How Recycling of Sediments and Oceanic Crust Have Changed the Nd-Hf Isotopic Composition of the Mantle through Time
Abstract:The Nd and Hf isotopic compositions of modern mantle-derived rocks such as mid-ocean ridge basalts (MORB) and ocean island basalts (OIB), define a linear trend known as Nd-Hf mantle array. This array is thought to reflect mixing between mantle from which crust has previously been extracted and enriched recycled oceanic crustal components of variable ages - including sediments with radiogenic Hf isotopic compositions (Chauvel et al., Nature Geoscience, 2008). Thus the present-day mantle as sampled by MORB and OIB is pervasively contaminated by recycled material. We here develop a model to quantify how the continuous incorporation of recycled material changed the Nd-Hf isotopic composition of the mantle through time.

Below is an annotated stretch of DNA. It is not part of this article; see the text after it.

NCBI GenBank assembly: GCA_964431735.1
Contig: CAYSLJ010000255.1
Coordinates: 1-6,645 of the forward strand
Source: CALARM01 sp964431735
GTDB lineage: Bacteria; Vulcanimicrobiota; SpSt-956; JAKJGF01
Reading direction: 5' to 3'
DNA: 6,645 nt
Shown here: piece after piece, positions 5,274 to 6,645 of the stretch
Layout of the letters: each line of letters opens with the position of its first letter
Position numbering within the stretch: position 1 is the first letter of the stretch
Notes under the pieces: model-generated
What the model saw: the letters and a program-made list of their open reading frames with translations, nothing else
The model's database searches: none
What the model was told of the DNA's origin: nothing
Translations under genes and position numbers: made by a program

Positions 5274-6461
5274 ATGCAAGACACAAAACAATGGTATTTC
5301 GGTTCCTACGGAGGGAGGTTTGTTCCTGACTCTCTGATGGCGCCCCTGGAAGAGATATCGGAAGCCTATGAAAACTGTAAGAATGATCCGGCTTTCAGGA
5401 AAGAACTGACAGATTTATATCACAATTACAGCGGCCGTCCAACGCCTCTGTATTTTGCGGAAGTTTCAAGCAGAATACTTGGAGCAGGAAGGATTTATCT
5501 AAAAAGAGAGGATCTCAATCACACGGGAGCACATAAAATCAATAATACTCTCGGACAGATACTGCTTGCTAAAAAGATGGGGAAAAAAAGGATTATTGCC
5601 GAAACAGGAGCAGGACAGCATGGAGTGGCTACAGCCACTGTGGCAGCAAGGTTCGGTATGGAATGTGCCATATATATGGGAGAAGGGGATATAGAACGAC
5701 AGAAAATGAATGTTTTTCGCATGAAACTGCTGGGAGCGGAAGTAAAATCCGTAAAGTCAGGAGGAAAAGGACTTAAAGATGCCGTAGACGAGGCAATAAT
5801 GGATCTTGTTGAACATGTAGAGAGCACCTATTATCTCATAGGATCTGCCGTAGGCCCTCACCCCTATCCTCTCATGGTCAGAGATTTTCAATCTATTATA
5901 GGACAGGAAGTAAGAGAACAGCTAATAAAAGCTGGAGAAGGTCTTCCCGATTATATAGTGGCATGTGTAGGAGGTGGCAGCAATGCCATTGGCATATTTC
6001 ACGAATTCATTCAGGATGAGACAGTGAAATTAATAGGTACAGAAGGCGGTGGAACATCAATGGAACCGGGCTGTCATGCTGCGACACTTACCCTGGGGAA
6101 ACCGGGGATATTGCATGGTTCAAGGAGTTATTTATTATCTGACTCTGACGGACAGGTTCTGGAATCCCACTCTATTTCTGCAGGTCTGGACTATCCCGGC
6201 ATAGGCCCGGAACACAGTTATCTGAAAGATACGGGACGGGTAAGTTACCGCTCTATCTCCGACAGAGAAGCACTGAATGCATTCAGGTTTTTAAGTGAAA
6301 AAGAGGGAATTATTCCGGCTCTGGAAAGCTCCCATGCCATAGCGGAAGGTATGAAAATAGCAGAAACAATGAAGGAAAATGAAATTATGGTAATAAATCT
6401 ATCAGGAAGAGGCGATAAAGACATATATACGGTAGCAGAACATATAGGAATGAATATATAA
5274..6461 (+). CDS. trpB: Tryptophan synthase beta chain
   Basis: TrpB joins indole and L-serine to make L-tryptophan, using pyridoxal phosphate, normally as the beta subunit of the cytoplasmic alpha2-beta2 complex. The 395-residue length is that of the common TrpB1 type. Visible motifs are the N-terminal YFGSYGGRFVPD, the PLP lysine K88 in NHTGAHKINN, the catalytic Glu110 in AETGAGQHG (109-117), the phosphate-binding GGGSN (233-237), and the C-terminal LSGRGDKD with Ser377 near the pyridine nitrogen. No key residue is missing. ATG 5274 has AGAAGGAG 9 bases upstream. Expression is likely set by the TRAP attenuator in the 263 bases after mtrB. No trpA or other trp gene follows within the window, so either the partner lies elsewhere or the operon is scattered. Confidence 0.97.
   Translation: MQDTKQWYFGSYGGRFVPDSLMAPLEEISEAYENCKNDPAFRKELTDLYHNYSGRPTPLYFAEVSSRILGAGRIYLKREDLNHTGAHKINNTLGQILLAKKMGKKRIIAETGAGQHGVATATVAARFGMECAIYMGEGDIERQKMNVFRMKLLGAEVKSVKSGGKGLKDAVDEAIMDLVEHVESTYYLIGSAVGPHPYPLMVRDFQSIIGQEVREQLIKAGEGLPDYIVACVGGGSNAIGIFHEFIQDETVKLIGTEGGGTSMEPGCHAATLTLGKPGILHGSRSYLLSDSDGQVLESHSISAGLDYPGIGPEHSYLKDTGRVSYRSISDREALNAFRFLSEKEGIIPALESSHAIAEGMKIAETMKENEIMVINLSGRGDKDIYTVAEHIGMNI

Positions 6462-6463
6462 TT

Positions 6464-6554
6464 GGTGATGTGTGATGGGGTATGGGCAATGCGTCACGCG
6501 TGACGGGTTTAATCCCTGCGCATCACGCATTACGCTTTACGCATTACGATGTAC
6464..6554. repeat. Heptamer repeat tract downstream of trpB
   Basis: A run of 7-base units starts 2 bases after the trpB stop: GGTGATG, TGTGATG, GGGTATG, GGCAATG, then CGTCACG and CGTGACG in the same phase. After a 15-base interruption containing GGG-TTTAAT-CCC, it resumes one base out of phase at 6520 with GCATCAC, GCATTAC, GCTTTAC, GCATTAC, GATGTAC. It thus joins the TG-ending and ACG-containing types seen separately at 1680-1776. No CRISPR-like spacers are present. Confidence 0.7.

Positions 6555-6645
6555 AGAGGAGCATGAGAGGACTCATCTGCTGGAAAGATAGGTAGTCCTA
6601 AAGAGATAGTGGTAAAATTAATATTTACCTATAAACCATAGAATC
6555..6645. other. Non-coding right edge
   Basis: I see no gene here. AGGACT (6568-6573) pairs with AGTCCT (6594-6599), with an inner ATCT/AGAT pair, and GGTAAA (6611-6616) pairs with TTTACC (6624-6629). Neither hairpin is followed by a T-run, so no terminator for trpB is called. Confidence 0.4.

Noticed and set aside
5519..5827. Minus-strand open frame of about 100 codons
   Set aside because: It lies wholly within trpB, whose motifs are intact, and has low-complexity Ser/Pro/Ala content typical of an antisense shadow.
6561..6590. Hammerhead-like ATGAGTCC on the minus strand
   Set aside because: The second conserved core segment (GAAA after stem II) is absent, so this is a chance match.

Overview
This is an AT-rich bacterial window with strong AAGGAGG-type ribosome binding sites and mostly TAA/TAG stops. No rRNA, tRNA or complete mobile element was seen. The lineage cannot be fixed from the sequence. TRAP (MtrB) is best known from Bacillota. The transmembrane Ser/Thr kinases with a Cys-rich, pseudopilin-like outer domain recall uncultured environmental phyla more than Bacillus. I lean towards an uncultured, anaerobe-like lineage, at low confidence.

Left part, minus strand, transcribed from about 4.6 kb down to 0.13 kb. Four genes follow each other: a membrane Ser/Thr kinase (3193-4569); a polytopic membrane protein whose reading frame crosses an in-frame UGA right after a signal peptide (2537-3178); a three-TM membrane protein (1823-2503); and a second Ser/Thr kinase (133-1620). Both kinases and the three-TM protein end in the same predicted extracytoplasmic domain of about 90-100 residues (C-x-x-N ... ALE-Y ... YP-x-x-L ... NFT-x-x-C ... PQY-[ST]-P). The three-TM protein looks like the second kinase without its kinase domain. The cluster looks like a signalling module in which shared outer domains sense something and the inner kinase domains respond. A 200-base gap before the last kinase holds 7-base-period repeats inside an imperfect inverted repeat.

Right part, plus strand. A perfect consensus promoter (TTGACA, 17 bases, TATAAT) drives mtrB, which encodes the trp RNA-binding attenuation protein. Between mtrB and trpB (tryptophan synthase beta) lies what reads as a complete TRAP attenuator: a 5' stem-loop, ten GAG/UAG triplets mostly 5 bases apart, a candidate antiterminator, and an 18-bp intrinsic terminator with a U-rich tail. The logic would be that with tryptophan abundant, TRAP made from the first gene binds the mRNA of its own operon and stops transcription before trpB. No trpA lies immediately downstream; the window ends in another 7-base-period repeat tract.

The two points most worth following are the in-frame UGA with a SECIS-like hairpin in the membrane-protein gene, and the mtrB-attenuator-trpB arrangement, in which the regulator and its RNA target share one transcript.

The Nd-Hf isotopic compositions of Archean sediments were decoupled - high εHf for a given εNd - due to the contribution of radiogenic Hf from cherts. From these observations, the possible compositions for recycled material currently into the mantle can be estimated. Assuming that modern MORB and OIB contain ~3-5% and ~10-15% recycled material, respectively; we calculate that a mantle reservoir free of recycled material would be significantly more radiogenic than the most extreme MORB and would lie well below the Nd-Hf mantle array. Such a Nd-Hf isotopic composition is not sampled by modern mantle-derived rocks. Crustal rocks formed at ~3.8 Gyr (compilation of granites and TTG), however, have low εHf for a given εNd, consistent with our estimated composition for the mantle without recycled material. We thus suggest that Eoarchean mantle-derived rocks sampled depleted mantle that was not yet contaminated by recycled material and that the slope of the Nd-Hf mantle array changed through time due to continuous recycling of sedimentary material in subduction zones.